The other Web site contains Ile-de-France transportation info. Here is the URL for its version in English, http://platefay.alias.domicile.fr/us/html/contents.html.

However the information it contains is doubtful. If you arrive at the Charles-de-Gaulle airport terminal one - CDG 1 - the site says that Air France buses, the RATP buses and the Roissy Bus don't have wheelchair access - which is may be true.

Then it mentions the RER 'B' station at CDG's Terminal 'T-9' and the airport shuttle bus which goesphoto: metro line 14 destination, madeleine there from airport terminals CDG-1 and CDG-2. I was on this bus recently and do not recall it having roll-on access for wheelchairs. [This will be re-checked soon, and corrected if necessary.]

The Madeleine in central Paris - is either the beginning or the end of the métro line 14.

If I was mistaken, then this is the way to get to Paris, because the RER 'B' line stops at Gare du Nord, Châtelet-Les Halles, Saint-Michel, Denfert-Rochereau and Cité Universitaire, all stations within Paris and all equipped with elevators.

Also, from this RER/Terminal 'T-9' station, if you take the RER in the opposite direction to CDG-2, you have a direct connection to TGV trains going north - without having to go to Paris train stations.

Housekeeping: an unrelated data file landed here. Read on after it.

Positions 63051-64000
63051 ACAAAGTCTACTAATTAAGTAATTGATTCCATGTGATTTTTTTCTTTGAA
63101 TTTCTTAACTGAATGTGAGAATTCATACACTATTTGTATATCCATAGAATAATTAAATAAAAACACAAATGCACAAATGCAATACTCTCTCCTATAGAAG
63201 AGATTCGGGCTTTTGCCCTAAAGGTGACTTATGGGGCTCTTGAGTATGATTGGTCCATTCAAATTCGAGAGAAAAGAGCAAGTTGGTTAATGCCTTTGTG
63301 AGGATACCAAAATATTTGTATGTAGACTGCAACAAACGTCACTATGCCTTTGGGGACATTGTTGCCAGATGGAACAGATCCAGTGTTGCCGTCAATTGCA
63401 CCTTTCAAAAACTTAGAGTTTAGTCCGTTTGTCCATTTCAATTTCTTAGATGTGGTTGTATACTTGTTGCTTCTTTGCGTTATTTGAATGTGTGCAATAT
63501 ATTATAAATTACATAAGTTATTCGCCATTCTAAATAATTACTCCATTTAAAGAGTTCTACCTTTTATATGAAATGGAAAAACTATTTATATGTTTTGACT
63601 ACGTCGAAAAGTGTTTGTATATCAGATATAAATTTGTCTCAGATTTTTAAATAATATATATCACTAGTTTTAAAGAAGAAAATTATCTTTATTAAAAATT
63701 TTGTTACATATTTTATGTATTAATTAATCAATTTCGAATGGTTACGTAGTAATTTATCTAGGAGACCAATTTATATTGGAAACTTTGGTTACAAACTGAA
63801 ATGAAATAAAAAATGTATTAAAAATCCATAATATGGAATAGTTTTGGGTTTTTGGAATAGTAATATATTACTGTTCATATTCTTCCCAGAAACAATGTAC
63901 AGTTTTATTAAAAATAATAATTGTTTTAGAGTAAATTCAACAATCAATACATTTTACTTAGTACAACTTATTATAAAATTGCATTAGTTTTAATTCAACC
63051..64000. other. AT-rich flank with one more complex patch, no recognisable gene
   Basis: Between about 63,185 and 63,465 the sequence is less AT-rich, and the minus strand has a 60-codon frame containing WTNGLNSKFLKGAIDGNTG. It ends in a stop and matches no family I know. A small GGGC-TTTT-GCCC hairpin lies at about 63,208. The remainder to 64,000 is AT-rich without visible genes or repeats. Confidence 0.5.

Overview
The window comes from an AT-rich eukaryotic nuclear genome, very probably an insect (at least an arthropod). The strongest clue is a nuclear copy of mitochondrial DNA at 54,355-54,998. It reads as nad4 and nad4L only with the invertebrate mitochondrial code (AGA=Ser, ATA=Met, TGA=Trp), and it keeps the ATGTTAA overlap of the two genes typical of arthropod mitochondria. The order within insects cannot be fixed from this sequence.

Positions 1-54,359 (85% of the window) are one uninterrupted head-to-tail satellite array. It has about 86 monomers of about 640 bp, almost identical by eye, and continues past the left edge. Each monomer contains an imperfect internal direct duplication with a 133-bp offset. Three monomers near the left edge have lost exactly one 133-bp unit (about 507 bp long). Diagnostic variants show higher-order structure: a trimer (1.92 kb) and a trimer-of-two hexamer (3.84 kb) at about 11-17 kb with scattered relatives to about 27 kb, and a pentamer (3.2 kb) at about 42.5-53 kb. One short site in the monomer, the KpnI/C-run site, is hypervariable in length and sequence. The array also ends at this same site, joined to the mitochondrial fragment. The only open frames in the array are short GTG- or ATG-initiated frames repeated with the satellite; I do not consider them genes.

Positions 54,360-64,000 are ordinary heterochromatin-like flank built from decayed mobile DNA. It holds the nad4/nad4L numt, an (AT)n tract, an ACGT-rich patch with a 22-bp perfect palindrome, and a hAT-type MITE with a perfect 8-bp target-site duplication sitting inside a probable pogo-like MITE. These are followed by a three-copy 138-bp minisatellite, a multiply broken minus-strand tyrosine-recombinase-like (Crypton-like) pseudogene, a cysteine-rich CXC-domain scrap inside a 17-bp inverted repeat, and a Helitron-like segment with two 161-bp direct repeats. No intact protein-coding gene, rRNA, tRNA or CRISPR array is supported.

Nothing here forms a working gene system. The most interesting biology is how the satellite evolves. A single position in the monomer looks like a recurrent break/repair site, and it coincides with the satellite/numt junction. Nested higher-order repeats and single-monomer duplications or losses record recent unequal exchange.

A final word about the Regional Express Network - the 'RER' - while it is possible to roll on and off its wagons, doing so with baggage will not be simple if you are a lone traveller.

The other Web sites were not in English or they just didn't work. One opened a browser window bigger than my monitor, making it impossible to see the entire page - partly because there was no scrollbar. Other Web sites were heavy with jazzy-Java and very short on accessible information - if they had any.

It gives me no joy to report this. It means the available information is incomplete or incorrect. The only way to fix it is to make the trips and carefully note all the necessary details, report them accurately and update the databases. It wouldn't do any harm to update the Web sites too.

If public transport seems too chancy, there are various taxi services that accommodate passengers with wheelchairs. Needless to say, these cost a lot more than public transport, but make trips from the airports to whatever door you want.